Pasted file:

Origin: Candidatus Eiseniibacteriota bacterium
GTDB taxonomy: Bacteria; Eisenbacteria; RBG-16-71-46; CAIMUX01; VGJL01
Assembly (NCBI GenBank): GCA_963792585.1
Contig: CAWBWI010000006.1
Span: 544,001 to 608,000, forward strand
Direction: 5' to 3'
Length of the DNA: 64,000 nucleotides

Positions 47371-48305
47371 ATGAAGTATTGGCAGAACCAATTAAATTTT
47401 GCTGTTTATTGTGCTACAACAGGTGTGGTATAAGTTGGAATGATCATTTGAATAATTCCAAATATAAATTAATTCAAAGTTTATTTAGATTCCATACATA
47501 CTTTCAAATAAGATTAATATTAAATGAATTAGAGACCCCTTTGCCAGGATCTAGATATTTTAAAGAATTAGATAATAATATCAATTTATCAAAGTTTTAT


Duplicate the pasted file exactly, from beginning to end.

Origin: Candidatus Eiseniibacteriota bacterium
GTDB taxonomy: Bacteria; Eisenbacteria; RBG-16-71-46; CAIMUX01; VGJL01
Assembly (NCBI GenBank): GCA_963792585.1
Contig: CAWBWI010000006.1
Span: 544,001 to 608,000, forward strand
Direction: 5' to 3'
Length of the DNA: 64,000 nucleotides

Positions 47371-48305
47371 ATGAAGTATTGGCAGAACCAATTAAATTTT
47401 GCTGTTTATTGTGCTACAACAGGTGTGGTATAAGTTGGAATGATCATTTGAATAATTCCAAATATAAATTAATTCAAAGTTTATTTAGATTCCATACATA
47501 CTTTCAAATAAGATTAATATTAAATGAATTAGAGACCCCTTTGCCAGGATCTAGATATTTTAAAGAATTAGATAATAATATCAATTTATCAAAGTTTTAT